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Copy after Michelangelo Buonarroti (Caprese 1475-Rome 1564)

An ideal female head c.1540-60

Black chalk | 33.2 x 23.5 cm (sheet of paper) | RCIN 990432

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  • A black chalk drawing of an ideal female head in left profile, with an elaborate headdress.

    This is an accurate copy after a drawing by Michelangelo in the British Museum (1895,0915.493), one of a number of teste divine (ideal heads) drawn by the artist, mostly in the 1520s. Three of these were given to Gherardo Perini (see RCIN 990419, 991365), though the original of the present drawing cannot be traced to his possession: it was bought from Casa Buonarroti by Jean-Baptiste-Joseph Wicar, but it seems unlikely that Michelangelo would have retained it in his Florentine studio, and it was presumably a later acquisition by one of his descendants.

    The subject of the drawing (if it has one) might be the Virgin or a saint, as suggested by the cherub headdress. It was etched by Antonio Tempesta in 1613, as a supposed portrait of Michelangelo’s close friend Vittoria Colonna, Marchioness of Pescara, though it bears no resemblance to her. Tempesta also etched, as a pair, another of Michelangelo’s ideal heads, the so-called Count of Canossa (the original of which is lost), and it is possible that Michelangelo intended the two original drawings as a pair.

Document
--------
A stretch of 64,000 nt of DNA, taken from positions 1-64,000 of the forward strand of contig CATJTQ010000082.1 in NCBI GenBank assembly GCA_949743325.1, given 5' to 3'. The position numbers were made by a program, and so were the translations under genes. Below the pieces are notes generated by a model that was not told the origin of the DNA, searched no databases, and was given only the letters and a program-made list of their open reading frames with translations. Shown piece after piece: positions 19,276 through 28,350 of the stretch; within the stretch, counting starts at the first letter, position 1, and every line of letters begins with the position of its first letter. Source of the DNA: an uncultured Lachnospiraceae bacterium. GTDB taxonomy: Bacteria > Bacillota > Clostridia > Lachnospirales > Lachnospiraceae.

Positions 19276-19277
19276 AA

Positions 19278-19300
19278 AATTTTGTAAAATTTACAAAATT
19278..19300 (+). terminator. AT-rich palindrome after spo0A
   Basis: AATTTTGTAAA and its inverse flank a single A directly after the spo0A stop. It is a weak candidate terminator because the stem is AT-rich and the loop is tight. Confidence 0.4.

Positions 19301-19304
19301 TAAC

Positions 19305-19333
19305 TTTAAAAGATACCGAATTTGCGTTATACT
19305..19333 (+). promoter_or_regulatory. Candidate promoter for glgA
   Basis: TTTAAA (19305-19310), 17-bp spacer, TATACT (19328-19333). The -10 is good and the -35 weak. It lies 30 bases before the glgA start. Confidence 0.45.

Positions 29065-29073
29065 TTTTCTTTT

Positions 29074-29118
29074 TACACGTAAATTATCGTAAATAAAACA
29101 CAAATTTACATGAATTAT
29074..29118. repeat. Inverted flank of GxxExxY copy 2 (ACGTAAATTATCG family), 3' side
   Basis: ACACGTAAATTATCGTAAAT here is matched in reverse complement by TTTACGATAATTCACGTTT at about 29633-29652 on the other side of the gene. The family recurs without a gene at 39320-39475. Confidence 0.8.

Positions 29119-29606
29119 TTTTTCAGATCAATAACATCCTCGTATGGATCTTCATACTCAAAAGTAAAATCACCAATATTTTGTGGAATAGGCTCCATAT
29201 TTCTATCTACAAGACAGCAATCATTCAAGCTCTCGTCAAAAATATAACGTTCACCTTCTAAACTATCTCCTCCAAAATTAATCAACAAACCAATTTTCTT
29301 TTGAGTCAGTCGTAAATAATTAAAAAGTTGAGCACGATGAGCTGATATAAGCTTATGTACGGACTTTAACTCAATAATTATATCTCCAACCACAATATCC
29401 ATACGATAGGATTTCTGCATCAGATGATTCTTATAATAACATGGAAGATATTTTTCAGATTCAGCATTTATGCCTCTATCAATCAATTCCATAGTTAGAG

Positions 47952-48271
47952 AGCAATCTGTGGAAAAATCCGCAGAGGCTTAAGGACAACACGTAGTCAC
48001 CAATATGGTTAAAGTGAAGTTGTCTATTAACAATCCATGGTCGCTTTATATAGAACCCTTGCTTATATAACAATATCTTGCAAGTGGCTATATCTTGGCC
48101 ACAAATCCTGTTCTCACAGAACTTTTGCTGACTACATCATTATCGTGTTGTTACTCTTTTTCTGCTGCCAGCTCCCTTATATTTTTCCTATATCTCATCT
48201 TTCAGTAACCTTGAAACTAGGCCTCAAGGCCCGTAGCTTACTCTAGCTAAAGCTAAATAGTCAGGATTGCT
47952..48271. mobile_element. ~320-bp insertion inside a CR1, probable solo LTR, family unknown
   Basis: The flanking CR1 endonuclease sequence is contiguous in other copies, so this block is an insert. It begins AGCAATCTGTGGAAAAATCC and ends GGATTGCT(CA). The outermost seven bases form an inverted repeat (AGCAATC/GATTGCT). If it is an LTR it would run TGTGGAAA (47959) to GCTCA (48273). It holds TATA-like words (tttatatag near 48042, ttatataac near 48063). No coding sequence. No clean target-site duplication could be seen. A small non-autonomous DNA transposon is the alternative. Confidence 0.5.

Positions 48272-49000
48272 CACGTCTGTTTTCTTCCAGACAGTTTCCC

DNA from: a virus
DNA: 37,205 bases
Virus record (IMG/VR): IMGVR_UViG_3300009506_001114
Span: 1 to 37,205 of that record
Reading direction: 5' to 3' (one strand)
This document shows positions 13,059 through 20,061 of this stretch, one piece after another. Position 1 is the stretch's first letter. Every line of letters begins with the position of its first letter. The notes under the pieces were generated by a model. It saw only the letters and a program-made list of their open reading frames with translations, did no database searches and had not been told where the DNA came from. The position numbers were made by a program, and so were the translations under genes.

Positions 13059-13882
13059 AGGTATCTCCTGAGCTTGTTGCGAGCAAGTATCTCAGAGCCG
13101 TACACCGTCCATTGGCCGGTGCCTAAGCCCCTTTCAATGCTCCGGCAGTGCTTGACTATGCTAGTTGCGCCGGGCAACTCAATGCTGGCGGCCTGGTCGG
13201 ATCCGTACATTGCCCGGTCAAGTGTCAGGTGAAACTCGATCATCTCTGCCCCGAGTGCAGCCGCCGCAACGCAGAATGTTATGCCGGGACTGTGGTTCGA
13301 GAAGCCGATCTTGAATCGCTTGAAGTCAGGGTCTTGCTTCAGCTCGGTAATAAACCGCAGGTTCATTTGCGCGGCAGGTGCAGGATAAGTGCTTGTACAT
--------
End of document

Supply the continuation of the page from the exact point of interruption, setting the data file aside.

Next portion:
The present copy was dated ‘relatively late’ by J. Wilde (Popham & Wilde 1949, no. 455); P. Joannides (Michelangelo and his Influence, London 1996, no. 2) preferred a date around 1540, and suggested the copyist might be the same hand as the British Museum’s copy of the Count of Canossa (1895,0915.492). It is most probably the work of an artist in the circle of Bronzino, around the middle of the sixteenth century.

    On a strip of paper attached to the bottom of the sheet is an inscription Michel.Angollo Buonaroti, 2.4 (the 2 changed from a 1), in the hand associated with the seventeenth-century dealer William Gibson, whose inscriptions and characteristic ‘price codes’ can be found on at least 51 drawings in the Royal Collection. Jonathan Richardson the Elder explained Gibson's pricing system, whereby the second figure is the unit - 1 for a shilling, 2 for half a crown, 3 for a crown (5 shillings) and 4 for a pound (20 shillings). A price code of 2.4 would indicate that the drawing was priced at two pounds, a high price (in fact the highest of any Gibson drawing in the Royal Collection) that indicates the drawing was believed to be an original Michelangelo at that time - indeed few original drawings by Michelangelo had reached England by the seventeenth century. It is likely that all these Gibson drawings were acquired for the Royal Collection during the reign of Charles II.
     

     

    Provenance

    William Gibson; probably acquired by Charles II; possibly recorded in a list of albums of drawings at Kensington Palace, 1727; Listed in George III's 'Inventory A,' p. 43 ('Mich: Angelo Buonarroti. / Tom. I. (c. 1802): ‘7. Head, as large as Life….Of the School of M. Ang:'

  • Medium and techniques

    Black chalk

    Measurements

    33.2 x 23.5 cm (sheet of paper)